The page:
However, even if you beat out the bidders (it’s at $55 as of noon, EST), it will not excuse you from watching the Georgia game before Break the Fast (I’m talking to you, El Yenta Man.)
Easy fast, y’all!
Since we’re in atonement time, I have a small confession to make: I love gospel music. Look, when you don’t have cable and there’s nothing else on TV in Georgia Sunday mornings, you watch what’s there, ‘aight? And if you can get over the whole Jesus thing, it is just so dang inspiring to see those folks offering up their “hallelujahs” and “praise the Lords!” and clapping like heaven’s just gonna break open and shine through — I’ve often wished we could all kick back our chairs in synagogue and shout it out to Hashem like we mean it, sisters and brothers! (As a matter of fact, I had poem published about our people’s lack of worshipping enthusiasm. El Yenta Man thinks I should post a Youtube video of me performing it, and maybe I will one of these days…)
The fabulous news is that I don’t have to get treyf to assuage my gospel jones: Kosher gospel singerJoshua Nelson can get his “Adon Olam” on like no one’s business, y’all (watch here)! Even Oprah has endorsed him as the next big thing, and the house is gonna come down when he performs at Hallelu in Atlanta November 4. I’ll be the one with my arms raised high!
For those of you who know my synagogue in Savannah and it’s tight-lipped
Protestant classic Reform tendencies, what would those Saturday morning alterkockers think of Joshua?
And you thought the worst thing that could happen to you at High Holy Days services was getting drooled on by the guy dozing next to you during the rabbi’s sermon:
Three people were injured last week on Erev Rosh Hashanah at Temple Emanu-El in Dallas, TX when 81 year-old retired law enforcement agent Marvin Marks stood up — as we Jews are wont to do so many times while worshipping — and dropped his gun. A single bullet discharged and hit Marks’ 42-year-old daughter in the foot; two others had minor scrapes from the same bullet. Everyone lived, and because nothing can deter a man on a bima, the rabbi finished his sermon. Though the temple did feel the need to reiterate their “no firearms in shul” policy for Yom Kippur.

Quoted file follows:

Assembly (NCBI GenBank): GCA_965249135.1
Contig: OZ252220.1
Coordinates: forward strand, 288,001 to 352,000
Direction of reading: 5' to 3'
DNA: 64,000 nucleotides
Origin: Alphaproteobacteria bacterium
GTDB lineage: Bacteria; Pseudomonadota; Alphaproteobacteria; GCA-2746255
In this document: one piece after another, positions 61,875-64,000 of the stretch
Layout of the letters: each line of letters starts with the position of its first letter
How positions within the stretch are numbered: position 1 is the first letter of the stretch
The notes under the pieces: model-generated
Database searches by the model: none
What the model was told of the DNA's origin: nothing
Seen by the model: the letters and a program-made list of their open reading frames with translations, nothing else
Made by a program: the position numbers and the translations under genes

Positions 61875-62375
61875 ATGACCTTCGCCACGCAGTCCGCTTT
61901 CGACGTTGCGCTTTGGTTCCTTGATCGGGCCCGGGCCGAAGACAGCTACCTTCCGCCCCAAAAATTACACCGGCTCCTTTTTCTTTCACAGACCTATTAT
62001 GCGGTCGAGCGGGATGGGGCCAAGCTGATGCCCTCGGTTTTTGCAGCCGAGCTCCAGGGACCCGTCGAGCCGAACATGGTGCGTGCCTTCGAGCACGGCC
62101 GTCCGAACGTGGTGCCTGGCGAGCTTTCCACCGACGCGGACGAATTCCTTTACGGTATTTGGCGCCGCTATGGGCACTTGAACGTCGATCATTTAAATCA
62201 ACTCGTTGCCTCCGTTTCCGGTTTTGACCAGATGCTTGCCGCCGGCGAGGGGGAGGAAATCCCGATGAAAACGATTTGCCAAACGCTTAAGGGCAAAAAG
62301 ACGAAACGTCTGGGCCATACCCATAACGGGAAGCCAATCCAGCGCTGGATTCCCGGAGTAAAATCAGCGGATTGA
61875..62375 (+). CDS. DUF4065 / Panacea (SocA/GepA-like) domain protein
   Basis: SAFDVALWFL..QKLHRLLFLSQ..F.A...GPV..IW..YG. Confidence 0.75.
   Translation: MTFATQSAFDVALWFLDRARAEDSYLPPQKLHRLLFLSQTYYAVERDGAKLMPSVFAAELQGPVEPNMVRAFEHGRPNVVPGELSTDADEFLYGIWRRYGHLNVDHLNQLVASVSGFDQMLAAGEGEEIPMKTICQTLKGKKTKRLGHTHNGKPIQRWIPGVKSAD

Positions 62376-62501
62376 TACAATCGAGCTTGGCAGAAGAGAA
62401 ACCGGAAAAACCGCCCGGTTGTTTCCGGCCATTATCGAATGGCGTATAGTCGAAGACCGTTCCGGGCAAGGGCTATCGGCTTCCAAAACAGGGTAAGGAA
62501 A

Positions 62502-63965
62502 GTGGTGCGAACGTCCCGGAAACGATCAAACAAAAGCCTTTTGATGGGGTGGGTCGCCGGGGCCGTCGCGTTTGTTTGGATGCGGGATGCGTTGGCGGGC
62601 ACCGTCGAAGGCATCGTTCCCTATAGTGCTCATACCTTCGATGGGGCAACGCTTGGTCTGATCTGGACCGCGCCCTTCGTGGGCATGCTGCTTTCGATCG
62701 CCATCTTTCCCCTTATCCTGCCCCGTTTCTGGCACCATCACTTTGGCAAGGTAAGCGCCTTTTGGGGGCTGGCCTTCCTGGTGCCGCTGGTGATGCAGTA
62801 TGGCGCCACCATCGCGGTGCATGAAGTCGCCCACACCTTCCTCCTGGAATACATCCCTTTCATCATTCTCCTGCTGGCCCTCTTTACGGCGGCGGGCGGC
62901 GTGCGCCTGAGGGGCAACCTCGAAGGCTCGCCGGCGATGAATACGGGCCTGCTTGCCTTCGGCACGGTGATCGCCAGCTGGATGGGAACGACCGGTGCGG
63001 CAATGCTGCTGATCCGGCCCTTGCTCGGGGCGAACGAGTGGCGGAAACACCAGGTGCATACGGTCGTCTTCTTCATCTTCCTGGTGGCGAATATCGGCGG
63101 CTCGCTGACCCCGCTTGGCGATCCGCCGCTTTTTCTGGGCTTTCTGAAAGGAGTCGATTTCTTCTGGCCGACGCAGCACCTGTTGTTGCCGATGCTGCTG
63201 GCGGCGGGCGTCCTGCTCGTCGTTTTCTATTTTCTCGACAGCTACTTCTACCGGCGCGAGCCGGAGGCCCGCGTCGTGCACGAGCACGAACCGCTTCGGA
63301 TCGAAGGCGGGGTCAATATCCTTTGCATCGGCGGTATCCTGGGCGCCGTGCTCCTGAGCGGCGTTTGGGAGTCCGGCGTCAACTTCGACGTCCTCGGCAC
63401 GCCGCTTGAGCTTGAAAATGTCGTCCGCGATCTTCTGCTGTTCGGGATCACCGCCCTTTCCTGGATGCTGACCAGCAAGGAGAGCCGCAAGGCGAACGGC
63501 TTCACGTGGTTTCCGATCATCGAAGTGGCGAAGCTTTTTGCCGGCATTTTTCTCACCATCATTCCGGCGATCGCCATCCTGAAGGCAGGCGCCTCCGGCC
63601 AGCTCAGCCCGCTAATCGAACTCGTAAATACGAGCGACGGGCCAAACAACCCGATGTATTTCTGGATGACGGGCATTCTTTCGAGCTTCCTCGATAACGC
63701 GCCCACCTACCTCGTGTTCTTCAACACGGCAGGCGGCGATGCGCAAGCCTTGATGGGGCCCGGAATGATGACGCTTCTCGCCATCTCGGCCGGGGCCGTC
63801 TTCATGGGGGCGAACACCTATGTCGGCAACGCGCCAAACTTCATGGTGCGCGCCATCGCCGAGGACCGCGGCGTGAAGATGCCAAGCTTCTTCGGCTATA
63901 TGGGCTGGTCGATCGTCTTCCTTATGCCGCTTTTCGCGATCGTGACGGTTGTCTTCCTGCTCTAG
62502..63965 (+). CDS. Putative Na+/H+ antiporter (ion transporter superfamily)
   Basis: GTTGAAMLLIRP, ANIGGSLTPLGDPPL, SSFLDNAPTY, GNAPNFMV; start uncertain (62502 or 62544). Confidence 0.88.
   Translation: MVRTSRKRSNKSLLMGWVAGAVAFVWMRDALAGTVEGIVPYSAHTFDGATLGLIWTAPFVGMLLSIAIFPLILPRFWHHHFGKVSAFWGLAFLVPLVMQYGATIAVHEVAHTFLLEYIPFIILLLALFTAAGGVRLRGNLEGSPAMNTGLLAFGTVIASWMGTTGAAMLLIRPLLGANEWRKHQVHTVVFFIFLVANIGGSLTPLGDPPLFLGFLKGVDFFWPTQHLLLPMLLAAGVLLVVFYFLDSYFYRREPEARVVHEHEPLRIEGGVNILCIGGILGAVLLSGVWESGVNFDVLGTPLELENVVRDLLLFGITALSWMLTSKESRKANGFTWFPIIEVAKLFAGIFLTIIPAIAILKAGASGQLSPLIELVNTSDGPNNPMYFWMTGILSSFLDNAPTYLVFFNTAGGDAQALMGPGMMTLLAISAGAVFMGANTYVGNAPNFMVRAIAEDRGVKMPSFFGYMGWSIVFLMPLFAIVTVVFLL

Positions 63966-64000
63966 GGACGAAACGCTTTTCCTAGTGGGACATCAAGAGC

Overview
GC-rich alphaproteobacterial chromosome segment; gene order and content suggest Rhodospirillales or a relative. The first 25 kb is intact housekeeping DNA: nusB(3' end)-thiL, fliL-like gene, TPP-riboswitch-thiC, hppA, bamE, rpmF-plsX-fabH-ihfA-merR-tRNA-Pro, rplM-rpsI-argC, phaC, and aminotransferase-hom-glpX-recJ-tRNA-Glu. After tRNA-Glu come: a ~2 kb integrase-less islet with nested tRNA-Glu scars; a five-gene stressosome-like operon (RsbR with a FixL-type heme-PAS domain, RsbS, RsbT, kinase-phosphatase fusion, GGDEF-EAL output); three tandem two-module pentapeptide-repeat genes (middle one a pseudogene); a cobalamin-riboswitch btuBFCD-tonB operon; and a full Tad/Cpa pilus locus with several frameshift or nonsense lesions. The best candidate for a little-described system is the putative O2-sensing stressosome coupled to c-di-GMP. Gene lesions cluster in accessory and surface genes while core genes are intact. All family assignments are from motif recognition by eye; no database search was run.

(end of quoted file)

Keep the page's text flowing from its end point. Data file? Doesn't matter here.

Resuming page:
Poor Mr. Marks, who has been a member of Temple Emanu-El for 50 years, sent out an apology letter to the entire congregation and offered up this explanation:
I spent my career in law enforcement and began to carry a concealed weapon after I was placed in a threatening position by an individual I had previously arrested. Though I carry this weapon with me at all times I always leave it in my car when I go into places, such as the Temple, where guns are prohibited. On Wednesday evening I forgot to leave it in my car. I know that is a poor excuse for bringing it into Temple with me, but that is the truth. When I stood during the service the gun slipped and fell. Though the safety latch was on, the gun fired. I have spoken with other law enforcement officials and this is a rare occurrence with this type of pistol. I am so sorry that two congregants were hit by fragments. I feel awful that my daughter was injured.
He also expressed remorse that another congregant of the same name may have mistakenly been blamed for the accident. (You know how the yentas like to gossip without checking their facts!) Guess he’s got a little extra t’shuvah to do Saturday, eh?
Only in Texas, people. Wonder if Kinky Friedman will write a song about it now that he’s not busy running for office anymore. How does “I Brought My Smith & Wesson to Temple And All I Got Was Tsuris” sound?
Rebbetzin (oops, apparently she doesn’t like the appellation) Arlene Belzer for the tip, who also sent along the following rabbinical response from Temple Emanu-El. Thank God those Texan Jews have a sense of humor:
Welcome to Dallas!
“We don’t say “Shanah Tovah” or “Good Shabbas”; we say “Don’t shoot!”
“Our Temple doesn’t offer early evening or late eveningHigh Holy Day services. We have armed services and unarmed services.”
“We’re the only temple where the National Rifle Association holds meetings.”
“Adult education courses include handgun licensing.”
“In the gift shop you can buy: A combination talit / bulletproof vest, an “I Survived the High Holy Holidays” t-shirt and combination gift packs with Hanukkah candles and
hollow point ammunition.”
“We don’t throw candy at bar mitzvahs. We shoot at the ceiling.”
“Instead of a canned food drive, we have a live turkey shoot.”
“The Torah is escorted to the bima by Dallas SWAT.”
And the Yenta’s favorites, future fundraising slogans for Temple Emanu-El Dallas:
“Our services will blow you away!”
“More bang for your dues buck.”
“Our congregation can kick your congregation’s ass.”
“Do you feel lucky, schmuck?”
*T-Shirt available at Pongo.
Okay, no one is going to disagree that Michelle Citrin is the most adorable Jewish folk moppet ever.
This guy, however, gets points only for effort:
…if I can manage to limp over the the store before sundown. A nice reader asked if I have a good recipe for this Rosh Hashanah delight, which of course I do, just not a whole lotta time to bake it!